Geochemistry of Oils in the Northern Viking Graben
The compositions of crude oils in the northern Viking graben area reflect the influence of both the types of organic matter and the thermal maturity of Jurassic source rocks in the major basin depocenters, referred to as the Oseberg and Troll kitchens. Forty-four oil samples were analyzed and classified primarily on the basis of chemical composition, but with recognition of constraints on origins imposed by geographic and stratigraphic locations. Five groups are recognized: (1) Snorre oils, (2) Statfjord-Gullfaks oils, (3) Brent-Oseberg Beta-Veslefrikk oils, (4) Oseberg Alpha-Troll oils, and (5) Agat and Blocks 35/8 and 35/11 oils. The compositions of oils in the first three groups reflect the large relative proportions of marine organic matter and the lower temperatures of expulsion characteristic of oils derived from the Draupne Formation. The compositions of oils in the last two groups reflect source rocks having more terrestrial organic matter and higher temperatures of expulsion.
The initial phase of hydrocarbon expulsion and migration from the Draupne Formation in the northern Viking graben began about 56 m.y.a. in the Troll kitchen and about 45 m.y.a. in the Oseberg kitchen. With continued subsidence and heating of Jurassic source rocks, gases and condensates were expelled, beginning about 40 m.y.a. in the Troll kitchen and about 30 m.y.a. in the Oseberg kitchen. This secondary phase of hydrocarbon generation has mixed with and displaced some of the earlier accumulations.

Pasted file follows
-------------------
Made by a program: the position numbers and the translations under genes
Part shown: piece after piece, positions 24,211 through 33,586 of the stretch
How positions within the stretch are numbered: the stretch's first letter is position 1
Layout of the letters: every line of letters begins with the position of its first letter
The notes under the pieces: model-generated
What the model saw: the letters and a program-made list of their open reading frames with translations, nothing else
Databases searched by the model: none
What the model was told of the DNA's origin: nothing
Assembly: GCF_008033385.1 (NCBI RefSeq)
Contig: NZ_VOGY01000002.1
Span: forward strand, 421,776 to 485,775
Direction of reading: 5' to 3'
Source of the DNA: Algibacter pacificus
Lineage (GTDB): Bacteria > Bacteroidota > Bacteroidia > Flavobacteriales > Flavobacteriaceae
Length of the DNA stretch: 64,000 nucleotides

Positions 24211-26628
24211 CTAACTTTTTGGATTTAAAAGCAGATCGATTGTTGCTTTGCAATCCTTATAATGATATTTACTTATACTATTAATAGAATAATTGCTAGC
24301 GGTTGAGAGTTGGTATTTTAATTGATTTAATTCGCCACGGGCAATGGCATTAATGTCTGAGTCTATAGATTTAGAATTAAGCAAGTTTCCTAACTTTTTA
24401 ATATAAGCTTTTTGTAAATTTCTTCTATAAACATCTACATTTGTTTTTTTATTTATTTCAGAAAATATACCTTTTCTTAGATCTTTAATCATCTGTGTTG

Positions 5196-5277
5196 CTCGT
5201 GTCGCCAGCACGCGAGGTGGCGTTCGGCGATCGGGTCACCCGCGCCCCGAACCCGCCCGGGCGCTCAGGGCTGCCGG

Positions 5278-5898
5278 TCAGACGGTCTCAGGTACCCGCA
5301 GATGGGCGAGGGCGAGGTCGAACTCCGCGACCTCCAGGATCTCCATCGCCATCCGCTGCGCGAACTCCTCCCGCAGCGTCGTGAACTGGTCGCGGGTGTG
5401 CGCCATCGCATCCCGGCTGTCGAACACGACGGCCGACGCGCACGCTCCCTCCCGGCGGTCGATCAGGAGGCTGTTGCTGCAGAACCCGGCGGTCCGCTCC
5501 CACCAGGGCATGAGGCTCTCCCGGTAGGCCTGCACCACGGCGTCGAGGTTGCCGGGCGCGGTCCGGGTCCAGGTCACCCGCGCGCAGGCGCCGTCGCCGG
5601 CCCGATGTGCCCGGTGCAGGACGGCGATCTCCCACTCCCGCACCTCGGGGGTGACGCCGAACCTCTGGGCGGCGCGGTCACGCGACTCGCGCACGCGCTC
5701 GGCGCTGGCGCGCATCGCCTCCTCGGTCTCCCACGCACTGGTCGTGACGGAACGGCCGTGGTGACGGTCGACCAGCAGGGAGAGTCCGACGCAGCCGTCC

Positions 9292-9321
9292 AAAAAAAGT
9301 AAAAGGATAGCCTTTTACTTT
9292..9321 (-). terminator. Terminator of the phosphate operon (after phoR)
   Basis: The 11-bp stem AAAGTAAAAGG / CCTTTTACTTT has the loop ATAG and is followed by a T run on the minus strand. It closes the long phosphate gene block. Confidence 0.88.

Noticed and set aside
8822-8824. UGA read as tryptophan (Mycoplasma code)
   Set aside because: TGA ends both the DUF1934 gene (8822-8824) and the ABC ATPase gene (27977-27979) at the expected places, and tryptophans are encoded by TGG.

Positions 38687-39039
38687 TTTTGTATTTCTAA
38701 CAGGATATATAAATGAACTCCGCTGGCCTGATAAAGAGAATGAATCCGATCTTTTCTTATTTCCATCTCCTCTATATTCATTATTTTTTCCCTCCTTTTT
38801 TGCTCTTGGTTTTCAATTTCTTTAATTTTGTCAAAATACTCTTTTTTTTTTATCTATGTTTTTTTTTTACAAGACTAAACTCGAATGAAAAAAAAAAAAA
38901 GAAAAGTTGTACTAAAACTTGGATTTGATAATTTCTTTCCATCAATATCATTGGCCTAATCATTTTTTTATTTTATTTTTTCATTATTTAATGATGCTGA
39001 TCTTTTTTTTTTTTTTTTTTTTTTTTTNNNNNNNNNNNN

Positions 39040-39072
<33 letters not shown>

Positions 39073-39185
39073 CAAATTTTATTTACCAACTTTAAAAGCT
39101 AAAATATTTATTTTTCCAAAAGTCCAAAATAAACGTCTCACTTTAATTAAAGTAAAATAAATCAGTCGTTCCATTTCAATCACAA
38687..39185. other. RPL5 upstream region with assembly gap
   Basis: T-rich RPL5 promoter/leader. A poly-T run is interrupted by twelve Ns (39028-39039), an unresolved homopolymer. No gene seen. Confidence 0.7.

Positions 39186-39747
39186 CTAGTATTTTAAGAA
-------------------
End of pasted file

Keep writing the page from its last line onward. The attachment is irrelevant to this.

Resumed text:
Figures & Tables
The success of Memoir 14 and the worldwide interest shown for data on giant fields prompted AAPG to schedule a symposium on giant fields at the end of each subsequent decade. The 1968-78 symposium was held in Houston, Texas, April 1-4, 1979, and the papers were published in AAPG Memoir 30, December 1980.
The Stavanger Conference "Giant Oil and Gas Fields of the Decade: 1978-1988" was held in Stavanger, Norway, September 9-12, 1990, and is a continuation of the Giants of the Decade series.
Scientific studies and projections of future world energy demand indicate that although alternative-energy fuel sources must be actively pursued and developed, there also must be adequate petroleum supplies to bridge the gap. For the international petroleum industry, the years covered by this conference, 1978-88, were complex. They were years of boom and bust. The world's energy consciousness was boosted sharply by the effects of the 1979 Iranian revolution and the resulting embargo, which sent world oil prices to record heights. Global petroleum exploration soon surged, leading to the industry's all-time drilling high in 1981. Then came the oil price collapse in 1985, and the following years were characterized by falling oil prices and drastic budget cuts for exploration and development.
Although exploration dropped sharply during the latter part of the decade, there was a steady flow of giant oil and gas field discoveries. Using the giant field designation criteria of 500 million bbl of oil recoverable for fields in Asiatic Russia, North Africa, and the Middle East,